A day trip to an active Volcano (Mt. Asama, Japan)

We had one spare day on our JR East Travel Pass in Japan. After having roamed in Tokyo for the past couple of days, we decided to use the spare day and travel somewhere nearby. I remembered my previous visit to an active volcano in Indonesia (Link). We started googling and found out there was an active volcano along the JR East line – Mt. Asama.

Mt. Asama is a famous volcano in Japan. The most recent eruption of the volcano was in 2009 (Link). The last major eruption was in 1783 which killed more than 1000 people. Recordings suggest it has erupted more than 50 times in the past. Even today, we could see smoke coming out of the volcanic crater continuously.

There were couple of options to get there from Tokyo. The nearest stations along the JR line are either Sakudaira or Karuizawa. There was not much recent information to travel to Mt. Asama on the web.  One blog we followed was on the Japan Travel Blog – here. On the day of the journey, we decided to go to Karuizawa first.

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We took the JR East Line from Tokyo Station to Karuizawa. At Karuizawa, we had to take a special train: Shinano Tetsudo Line towards Komoro. The train runs regularly and it is just a couple of minutes walk in the Karuizawa station. The journey to Komoro is about 20 minutes. The cost of the ticket was 480¥ (3.7 Euros) per person. Check the timings of the train here: Link.

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Along the journey, we had the first glimpse of the mountain. It initially appeared on the right side of the train. We could see the smoke coming out of the sides of the mountain.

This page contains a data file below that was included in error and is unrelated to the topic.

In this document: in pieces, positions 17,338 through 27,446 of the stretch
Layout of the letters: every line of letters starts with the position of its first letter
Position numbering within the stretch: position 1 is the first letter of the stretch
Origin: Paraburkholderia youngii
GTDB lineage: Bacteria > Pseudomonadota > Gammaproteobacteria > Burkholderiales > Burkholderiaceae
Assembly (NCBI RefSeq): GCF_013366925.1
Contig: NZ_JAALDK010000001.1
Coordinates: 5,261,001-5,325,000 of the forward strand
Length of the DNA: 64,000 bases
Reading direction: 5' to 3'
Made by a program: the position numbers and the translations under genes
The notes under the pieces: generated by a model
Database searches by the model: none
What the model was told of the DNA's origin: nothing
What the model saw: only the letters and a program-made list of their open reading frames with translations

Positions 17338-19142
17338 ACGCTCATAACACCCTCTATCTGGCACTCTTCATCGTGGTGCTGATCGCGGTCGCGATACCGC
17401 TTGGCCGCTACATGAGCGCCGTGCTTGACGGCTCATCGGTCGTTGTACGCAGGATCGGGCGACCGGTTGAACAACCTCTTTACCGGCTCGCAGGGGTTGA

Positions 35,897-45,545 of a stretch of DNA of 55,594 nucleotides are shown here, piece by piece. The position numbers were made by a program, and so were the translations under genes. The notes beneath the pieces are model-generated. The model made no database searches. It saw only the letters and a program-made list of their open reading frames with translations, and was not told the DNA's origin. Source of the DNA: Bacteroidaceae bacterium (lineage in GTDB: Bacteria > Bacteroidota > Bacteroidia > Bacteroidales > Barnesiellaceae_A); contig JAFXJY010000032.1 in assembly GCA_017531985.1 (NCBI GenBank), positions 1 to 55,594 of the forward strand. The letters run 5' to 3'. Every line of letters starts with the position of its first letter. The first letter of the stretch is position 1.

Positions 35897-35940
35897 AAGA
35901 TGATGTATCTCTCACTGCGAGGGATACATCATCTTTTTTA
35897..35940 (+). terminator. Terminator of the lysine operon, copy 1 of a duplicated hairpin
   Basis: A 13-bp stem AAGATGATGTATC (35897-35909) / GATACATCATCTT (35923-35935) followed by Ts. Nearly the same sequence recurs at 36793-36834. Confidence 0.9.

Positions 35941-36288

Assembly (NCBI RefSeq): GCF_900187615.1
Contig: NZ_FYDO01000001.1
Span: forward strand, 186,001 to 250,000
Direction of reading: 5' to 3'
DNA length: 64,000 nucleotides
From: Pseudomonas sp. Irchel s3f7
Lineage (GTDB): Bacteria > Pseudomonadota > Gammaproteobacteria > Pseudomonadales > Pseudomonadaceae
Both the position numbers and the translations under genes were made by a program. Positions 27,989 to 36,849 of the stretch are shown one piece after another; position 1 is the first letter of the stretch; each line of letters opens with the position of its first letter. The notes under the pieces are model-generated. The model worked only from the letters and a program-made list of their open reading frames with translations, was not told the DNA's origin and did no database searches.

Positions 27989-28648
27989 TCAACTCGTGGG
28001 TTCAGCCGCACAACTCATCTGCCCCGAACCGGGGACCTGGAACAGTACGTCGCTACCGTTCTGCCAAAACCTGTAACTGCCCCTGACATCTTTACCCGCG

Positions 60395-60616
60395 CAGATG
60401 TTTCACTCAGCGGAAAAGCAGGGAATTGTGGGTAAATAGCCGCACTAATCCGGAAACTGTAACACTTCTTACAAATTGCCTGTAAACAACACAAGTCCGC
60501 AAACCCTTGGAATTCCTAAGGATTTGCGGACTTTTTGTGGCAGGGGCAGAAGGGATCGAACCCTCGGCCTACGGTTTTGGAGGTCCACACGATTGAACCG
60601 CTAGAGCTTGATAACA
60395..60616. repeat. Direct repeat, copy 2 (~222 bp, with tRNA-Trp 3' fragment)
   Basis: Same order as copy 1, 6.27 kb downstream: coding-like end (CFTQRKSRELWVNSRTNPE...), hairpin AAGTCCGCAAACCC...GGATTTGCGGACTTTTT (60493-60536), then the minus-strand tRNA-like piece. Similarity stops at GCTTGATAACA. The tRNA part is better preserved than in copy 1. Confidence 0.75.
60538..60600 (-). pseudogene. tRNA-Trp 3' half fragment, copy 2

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We had the first of the many mishaps at Komoro station. After getting down at Komoro station at about 11 am, we visited a tourist centre right outside the station. As per the blog we followed, the initial idea was to take the bus to Takamine Kogen Onsen. The blog forgot to mention the most important aspect of the trip: the buses are not so regular! The link that blog referred to was invalid, but we had decided to take the chance. Bad idea! Turns out that the earliest bus we could take was at 3pm.

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The only other option was to take a Taxi which according to the nice lady at the reception of the tourist centre, it would cost approx. 6000¥ (45 Euros) per one way. We had to decide. Either go back the same way to Tokyo or pay for the taxi. Our traveller instinct pushed us to take the taxi even though we only had 10000¥ in cash. We calculated that the return bus cost was 1200¥ per person per trip. So it was 2400¥ for both of us. Moreover, there were no ATM’s nearby. We took the risk!

Remember, Japan is a cash only country!

So, we took the taxi. Not taking cash out of the ATM turned out to be a dumb idea. After travelling for about half hour, I realised that we were barely halfway to our final destination and the meter already showed it was 5500 ¥. We were stressed as we would barely have cash to cover the taxi costs and we still had to consider the return trip. Moreover, the taxi driver couldn’t speak English and we didn’t know Japanese. Using Google translate, I informed him that we were struggling with low cash and asked for any ATM’s nearby. Turned out that there were none. But, the driver turned out to be the nicest guy in the whole planet. Half way through, when the meter read 6000¥, he stopped the meter. 🙂 That was a welcome relief!